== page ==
All the Money in the World is a fascinating examination of wealth as virtue's poor substitute

By Leigh Monson
   All the Money in the World will remain a fascinating artifact of film history, even as its story and performances become secondary to the way the film fits into the already impressive legacy of director Ridley Scott. Replacing a prominent supporting actor is a Herculean task for a film to undertake, requiring a lot of added expense and effort to reassemble actors and crew, and yet Scott and company scrubbed nearly all traces of Kevin Spacey from the film to insert Christopher Plummer, all while managing to complete the film to be released a mere three days after the date initially planned.
   That's a story that would overshadow any film, but it's also one that provokes one's curiosity over whether the final product can live up to the hype. Thankfully, the real miracle is that Ridley Scott was able to pull a good movie out of this mess, and its faults can't be blamed on the reshoots.
   For those unfamiliar with J. Paul Getty (the character now played by Christopher Plummer), he was at one time the richest man in the world, an oil baron who perhaps became most infamous after the abduction of his grandson, J. Paul Getty III (Charlie Plummer). When asked a ransom, the elder Getty refused to pay it on the principle that he would set a precedent for others to kidnap his other grandchildren for monetary gain, much to the dismay of the younger Getty's mother, Gail Harris (Michelle Williams).
   As the primary point of contact with the kidnappers, Gail fights to both reduce the sum of her son's ransom and convince her ex-husband's father to give up a small portion of his fortune to secure his grandson's life. The only thing Getty Sr. provides is a negotiator by the name of Fletcher Chase (Mark Wahlberg).
   All the Money in the World gets by primarily on the strength of its performances, even with Mark Wahlberg struggling to keep up with the greats he has found himself among. Michelle Williams plays the role of the tortured mother to great effect, walking a tightrope between vindictive rage against Getty Sr. and the paralyzing fear that she may never see her son again. Charlie Plummer is remarkably understated in his turn as a wealthy kidnapping victim, delivering a quiet strength to a character that only needed to sit there for the purposes of the narrative. But of course it's Christopher Plummer who steals the show, imbuing in J. Paul Getty a sense of egotism that fuels his obsession with accumulating wealth.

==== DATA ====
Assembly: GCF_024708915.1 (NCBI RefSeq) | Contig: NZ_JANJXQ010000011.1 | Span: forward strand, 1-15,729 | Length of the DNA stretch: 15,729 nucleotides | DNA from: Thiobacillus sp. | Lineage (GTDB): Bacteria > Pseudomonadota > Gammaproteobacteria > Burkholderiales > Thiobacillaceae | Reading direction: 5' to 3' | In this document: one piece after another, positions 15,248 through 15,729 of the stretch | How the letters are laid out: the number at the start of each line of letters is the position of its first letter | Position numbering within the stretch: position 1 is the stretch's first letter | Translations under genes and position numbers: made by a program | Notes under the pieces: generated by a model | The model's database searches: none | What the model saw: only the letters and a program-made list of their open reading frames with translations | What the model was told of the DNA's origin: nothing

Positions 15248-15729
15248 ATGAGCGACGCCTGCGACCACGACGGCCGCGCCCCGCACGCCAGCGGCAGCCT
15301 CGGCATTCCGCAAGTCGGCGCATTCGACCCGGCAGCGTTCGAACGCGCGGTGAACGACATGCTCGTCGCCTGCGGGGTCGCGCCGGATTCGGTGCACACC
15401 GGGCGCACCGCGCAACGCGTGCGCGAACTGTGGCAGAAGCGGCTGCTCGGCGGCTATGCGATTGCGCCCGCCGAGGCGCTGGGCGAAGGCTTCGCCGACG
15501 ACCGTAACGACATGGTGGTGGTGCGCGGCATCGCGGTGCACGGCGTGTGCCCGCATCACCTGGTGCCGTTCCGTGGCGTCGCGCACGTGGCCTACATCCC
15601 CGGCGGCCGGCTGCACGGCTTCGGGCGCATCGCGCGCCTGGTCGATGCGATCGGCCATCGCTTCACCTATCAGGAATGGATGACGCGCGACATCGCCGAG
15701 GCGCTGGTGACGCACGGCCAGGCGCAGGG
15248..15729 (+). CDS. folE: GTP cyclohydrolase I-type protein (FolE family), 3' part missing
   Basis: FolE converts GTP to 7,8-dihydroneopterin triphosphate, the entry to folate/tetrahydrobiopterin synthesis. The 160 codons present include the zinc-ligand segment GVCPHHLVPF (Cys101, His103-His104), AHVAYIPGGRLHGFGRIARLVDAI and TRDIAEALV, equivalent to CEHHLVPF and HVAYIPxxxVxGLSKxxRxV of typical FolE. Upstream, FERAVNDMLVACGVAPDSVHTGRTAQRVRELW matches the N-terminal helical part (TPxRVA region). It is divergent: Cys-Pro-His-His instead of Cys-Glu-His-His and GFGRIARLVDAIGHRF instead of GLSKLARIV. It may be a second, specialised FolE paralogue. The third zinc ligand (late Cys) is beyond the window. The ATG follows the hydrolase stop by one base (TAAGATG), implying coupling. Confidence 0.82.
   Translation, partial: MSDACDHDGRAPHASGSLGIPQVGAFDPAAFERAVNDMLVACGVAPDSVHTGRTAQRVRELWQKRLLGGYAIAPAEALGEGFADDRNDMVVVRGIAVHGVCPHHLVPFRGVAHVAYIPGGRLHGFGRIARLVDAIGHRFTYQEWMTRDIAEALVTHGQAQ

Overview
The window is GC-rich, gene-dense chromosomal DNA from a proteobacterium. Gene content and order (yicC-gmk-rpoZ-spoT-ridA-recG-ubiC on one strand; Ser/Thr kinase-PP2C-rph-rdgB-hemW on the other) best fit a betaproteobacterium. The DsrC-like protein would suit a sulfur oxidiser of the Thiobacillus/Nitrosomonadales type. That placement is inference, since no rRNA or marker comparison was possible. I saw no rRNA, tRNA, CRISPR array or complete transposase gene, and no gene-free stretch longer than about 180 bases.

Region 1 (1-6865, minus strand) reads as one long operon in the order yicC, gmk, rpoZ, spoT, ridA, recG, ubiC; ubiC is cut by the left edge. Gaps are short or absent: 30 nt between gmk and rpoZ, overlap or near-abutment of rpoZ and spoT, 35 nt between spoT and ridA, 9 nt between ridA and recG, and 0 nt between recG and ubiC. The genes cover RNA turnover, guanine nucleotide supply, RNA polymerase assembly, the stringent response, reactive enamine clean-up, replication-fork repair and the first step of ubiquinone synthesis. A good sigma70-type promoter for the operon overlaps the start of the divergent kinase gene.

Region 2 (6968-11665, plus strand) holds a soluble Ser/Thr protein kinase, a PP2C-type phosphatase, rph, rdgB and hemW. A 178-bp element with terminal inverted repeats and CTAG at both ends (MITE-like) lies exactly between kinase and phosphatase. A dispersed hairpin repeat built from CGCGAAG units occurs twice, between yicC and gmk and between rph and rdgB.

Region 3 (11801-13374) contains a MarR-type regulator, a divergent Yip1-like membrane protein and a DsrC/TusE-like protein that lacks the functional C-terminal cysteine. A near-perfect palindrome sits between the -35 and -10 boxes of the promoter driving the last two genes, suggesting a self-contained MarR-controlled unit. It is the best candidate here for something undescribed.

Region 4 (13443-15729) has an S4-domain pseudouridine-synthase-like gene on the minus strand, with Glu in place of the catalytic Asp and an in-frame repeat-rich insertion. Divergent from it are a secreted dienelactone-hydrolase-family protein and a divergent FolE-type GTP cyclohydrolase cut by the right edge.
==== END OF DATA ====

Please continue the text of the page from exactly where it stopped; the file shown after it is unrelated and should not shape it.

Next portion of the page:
However, the gravity of J. Paul Getty's portrayal is a double-edged sword, and it goes deeper than Christopher Plummer's magnetic performance. As a treatise on the corrupting power of wealth on one's moral priorities, this is a film that doesn't know the meaning of the word subtlety, and though we are treated to some excellent early scenes that demonstrate Getty's self-perception as a reincarnated emperor and his unstated belief that wealth is the true measure of moral virtue, the film shows its thematic hand too early. Once the point is made about just who Getty was by the end of the first act, the remaining two-thirds feel like a waiting game of inevitability, albeit one that is tensely performed and leads to a thrilling conclusion. This is a narrative that would have perhaps been better served by shrouding J. Paul Getty in mystery only to have his depravity later revealed, rather than showing off its star performance before getting to the real plot.
   However, this doesn't detract from the excellent performances on display and the excellent direction they were given, especially considering that much of it was filmed on a very restrictive timetable. All the Money in the World may not be one of the year's best films, but it's most certainly one of the most fascinating, and getting to see the result of a historically massive cinematic undertaking is worth the price of admission alone. Just don't expect that fascination to carry it into your year's Best Of list.

3.5/5 stars
Leigh Monson is technically a licensed attorney but somehow thinks being a film critic is a lot more fun. Leigh loves both award darlings and hilariously bad films, does not believe in superhero movie fatigue, and calls it like he sees it.